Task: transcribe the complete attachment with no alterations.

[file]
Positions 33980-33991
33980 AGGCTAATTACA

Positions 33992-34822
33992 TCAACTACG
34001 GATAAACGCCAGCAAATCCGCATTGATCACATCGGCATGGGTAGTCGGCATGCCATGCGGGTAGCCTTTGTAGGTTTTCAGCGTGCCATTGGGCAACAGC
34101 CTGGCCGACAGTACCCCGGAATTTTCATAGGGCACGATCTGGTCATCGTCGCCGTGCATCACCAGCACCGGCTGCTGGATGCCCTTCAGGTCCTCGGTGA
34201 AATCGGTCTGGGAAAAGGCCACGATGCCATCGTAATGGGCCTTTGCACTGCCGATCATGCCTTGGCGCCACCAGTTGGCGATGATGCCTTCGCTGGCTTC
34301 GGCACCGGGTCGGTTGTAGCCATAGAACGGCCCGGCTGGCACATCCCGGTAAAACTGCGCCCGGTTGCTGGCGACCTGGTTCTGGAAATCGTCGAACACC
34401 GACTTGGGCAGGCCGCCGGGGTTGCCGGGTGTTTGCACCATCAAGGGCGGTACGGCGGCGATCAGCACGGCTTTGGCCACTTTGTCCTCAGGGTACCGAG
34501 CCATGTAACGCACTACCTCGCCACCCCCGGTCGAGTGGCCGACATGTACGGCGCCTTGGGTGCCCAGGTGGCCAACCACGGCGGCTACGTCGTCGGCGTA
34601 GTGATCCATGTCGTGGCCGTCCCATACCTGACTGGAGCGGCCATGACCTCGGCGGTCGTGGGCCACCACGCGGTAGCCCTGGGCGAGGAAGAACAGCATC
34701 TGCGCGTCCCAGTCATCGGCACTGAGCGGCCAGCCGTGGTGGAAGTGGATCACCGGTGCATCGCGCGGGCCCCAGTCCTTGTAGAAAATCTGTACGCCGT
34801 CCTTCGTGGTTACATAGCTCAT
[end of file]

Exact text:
Positions 33980-33991
33980 AGGCTAATTACA

Positions 33992-34822
33992 TCAACTACG
34001 GATAAACGCCAGCAAATCCGCATTGATCACATCGGCATGGGTAGTCGGCATGCCATGCGGGTAGCCTTTGTAGGTTTTCAGCGTGCCATTGGGCAACAGC
34101 CTGGCCGACAGTACCCCGGAATTTTCATAGGGCACGATCTGGTCATCGTCGCCGTGCATCACCAGCACCGGCTGCTGGATGCCCTTCAGGTCCTCGGTGA
34201 AATCGGTCTGGGAAAAGGCCACGATGCCATCGTAATGGGCCTTTGCACTGCCGATCATGCCTTGGCGCCACCAGTTGGCGATGATGCCTTCGCTGGCTTC
34301 GGCACCGGGTCGGTTGTAGCCATAGAACGGCCCGGCTGGCACATCCCGGTAAAACTGCGCCCGGTTGCTGGCGACCTGGTTCTGGAAATCGTCGAACACC
34401 GACTTGGGCAGGCCGCCGGGGTTGCCGGGTGTTTGCACCATCAAGGGCGGTACGGCGGCGATCAGCACGGCTTTGGCCACTTTGTCCTCAGGGTACCGAG
34501 CCATGTAACGCACTACCTCGCCACCCCCGGTCGAGTGGCCGACATGTACGGCGCCTTGGGTGCCCAGGTGGCCAACCACGGCGGCTACGTCGTCGGCGTA
34601 GTGATCCATGTCGTGGCCGTCCCATACCTGACTGGAGCGGCCATGACCTCGGCGGTCGTGGGCCACCACGCGGTAGCCCTGGGCGAGGAAGAACAGCATC
34701 TGCGCGTCCCAGTCATCGGCACTGAGCGGCCAGCCGTGGTGGAAGTGGATCACCGGTGCATCGCGCGGGCCCCAGTCCTTGTAGAAAATCTGTACGCCGT
34801 CCTTCGTGGTTACATAGCTCAT